On cross-examination, the defense counsel asked the witness what tribe he is in, and he responded, "Gio." He testified that he didn't know what rebel group the Gio people supported because he wasn't a part of the war and never went to the battlefields; he just saw some soldiers do bad things. Asked about his bayonet wound and when he received treatment, the witness stated that he was treated later, probably in 1993. When asked if he'd ever reported any of these crimes and about why he waited twenty years to speak up, the witness stated that there were only rebel soldiers back then and he didn't have a specific year he was waiting for, he "was only waiting for justice."
The government's subsequent witness was witness 13's older sister. She was asked about when her family was in Wishaw, and her brother came home bleeding. The witness testified that her father went to ask Chief Jabbah what happened and Jabbateh ordered his soldiers to tie her father, and he never came back. The next day some people came from town to where she was hiding and told her and her family that her father was lying in the street naked. She testified that she got up right away and went to see him. When she got into town she saw her father's body lying in the street, naked, with his two hands, legs, and arms tied, blood coming from his nose and mouth. The witness told the court that she started to cry and soldiers called "Jungle Jabbah" and told him a woman was crying in front of the house. When Jabbateh got there, she stated that he stood for a while and then told his soldiers to get her out of his sight because, "during war, tears were not allowed."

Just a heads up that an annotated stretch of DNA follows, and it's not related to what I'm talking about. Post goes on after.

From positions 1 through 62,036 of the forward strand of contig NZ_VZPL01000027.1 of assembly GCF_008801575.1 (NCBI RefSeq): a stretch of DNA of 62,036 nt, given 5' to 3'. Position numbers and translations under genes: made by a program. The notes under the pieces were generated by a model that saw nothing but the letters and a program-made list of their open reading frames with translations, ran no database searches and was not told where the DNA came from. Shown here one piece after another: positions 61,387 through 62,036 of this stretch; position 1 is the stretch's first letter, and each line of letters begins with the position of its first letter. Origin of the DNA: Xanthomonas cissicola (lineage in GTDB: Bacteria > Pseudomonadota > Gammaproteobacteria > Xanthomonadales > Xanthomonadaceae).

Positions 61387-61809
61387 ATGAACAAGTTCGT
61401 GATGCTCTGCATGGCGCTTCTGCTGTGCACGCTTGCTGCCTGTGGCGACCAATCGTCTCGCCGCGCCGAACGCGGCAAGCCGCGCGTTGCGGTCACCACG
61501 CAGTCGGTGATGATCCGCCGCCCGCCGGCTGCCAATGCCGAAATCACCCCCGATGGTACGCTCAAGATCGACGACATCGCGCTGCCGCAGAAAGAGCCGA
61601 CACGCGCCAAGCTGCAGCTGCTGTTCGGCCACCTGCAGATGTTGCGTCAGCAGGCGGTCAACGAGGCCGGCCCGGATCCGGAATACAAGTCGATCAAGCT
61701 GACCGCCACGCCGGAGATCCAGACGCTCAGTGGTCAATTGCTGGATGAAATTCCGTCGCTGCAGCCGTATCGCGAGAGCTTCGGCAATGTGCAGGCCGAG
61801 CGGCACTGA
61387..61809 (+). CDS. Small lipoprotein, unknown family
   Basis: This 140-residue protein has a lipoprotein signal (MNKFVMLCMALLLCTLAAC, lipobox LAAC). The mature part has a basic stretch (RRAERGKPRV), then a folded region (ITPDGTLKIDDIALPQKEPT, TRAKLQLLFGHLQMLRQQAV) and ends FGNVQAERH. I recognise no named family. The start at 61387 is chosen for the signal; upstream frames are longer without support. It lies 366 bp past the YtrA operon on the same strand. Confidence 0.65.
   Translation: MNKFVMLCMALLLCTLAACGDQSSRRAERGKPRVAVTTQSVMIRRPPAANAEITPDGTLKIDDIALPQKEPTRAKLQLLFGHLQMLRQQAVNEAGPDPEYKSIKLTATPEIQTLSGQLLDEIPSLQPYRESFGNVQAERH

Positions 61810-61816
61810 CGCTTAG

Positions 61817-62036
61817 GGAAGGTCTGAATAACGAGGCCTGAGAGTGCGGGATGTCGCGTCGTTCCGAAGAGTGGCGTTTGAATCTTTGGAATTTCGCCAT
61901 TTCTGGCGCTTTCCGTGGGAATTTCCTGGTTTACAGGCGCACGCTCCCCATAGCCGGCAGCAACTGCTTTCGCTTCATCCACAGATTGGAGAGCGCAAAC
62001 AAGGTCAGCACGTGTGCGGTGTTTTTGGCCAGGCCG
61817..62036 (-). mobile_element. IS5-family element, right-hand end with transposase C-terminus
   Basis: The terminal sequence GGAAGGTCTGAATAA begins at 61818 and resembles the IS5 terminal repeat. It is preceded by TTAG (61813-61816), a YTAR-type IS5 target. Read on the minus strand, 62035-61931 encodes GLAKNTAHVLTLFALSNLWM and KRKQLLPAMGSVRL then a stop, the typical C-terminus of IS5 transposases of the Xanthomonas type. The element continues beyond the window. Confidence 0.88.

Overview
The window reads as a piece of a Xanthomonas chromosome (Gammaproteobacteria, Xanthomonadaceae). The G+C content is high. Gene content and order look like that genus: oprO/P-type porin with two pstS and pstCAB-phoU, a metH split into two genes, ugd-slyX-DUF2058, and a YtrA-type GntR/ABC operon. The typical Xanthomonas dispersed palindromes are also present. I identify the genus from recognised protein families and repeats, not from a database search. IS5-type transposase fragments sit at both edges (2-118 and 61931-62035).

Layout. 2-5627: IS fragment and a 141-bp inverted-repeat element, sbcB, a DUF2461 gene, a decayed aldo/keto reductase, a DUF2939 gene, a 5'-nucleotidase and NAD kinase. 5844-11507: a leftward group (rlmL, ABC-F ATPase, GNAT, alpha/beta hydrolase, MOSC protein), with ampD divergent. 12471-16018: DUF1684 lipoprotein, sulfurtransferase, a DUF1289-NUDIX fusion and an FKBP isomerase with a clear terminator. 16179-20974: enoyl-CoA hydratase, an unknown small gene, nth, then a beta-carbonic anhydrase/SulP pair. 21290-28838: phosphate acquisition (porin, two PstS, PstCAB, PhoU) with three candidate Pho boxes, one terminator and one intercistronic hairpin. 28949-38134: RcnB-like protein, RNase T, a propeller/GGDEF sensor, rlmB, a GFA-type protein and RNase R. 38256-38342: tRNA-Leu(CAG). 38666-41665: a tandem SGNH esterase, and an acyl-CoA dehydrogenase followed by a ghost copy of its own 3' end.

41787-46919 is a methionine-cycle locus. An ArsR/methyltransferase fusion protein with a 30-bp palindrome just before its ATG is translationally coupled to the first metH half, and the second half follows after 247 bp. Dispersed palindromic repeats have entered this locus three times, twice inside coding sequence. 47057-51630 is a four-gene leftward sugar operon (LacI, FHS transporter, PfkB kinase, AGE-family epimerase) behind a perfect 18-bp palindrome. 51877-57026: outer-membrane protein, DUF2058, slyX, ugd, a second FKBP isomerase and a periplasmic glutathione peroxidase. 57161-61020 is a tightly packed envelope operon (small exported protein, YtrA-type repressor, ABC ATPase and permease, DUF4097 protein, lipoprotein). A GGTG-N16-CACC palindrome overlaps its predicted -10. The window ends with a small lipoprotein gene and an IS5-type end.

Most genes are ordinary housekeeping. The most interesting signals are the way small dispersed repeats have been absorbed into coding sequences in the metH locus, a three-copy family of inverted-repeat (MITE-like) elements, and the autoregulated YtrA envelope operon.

She testified that four soldiers took her away to an unfinished building and beat her. One of the soldiers wanted to kill her, but another said that they "shouldn't waste a bullet" on her and should rape her instead. She fought as they tried to force her legs open and one of the soldiers shot a bullet into the ground between her legs that injured her. "I have marks all on me" the witness stated. The witness identified pictures of her injuries, including, a knife mark right below her right eye, teeth marks on her right shoulder and left hand, and a knife mark near her knee.
The prosecutor then asked her whether she remembered meeting an agent assigned to the case in Liberia; she responded that she did. She stated that they showed her a picture and she recognized "Jungle Jabbah."
On cross-examination, the witness stated that she never got treatment for her wounds because there was no hospital at that time. She confirmed that she remembered meeting with the prosecutors in Monrovia and that she had gone to Monrovia when there was a ceasefire in 1994. Defense counsel questioned her about the year of her father's murder and her rape, and she responded that it was the end of 1993.
The government's last witness of the day testified about when the civil war got to Dasalamu. The witness testified that the NPFL arrived first and had the whole area under its control until ULIMO fighters drove them out. The witness testified that at first when ULIMO was there things were okay and people could go to the market for food and come home safely. At some point, while the witness was in Lofa Bridge going to sell oil, he met "Jungle Jabbah" at a checkpoint. He described "Jungle Jabbah" as being slim with dreadlocks and black skin.
The witness asked if he could stand for the rest of his testimony, which the court allowed him to do.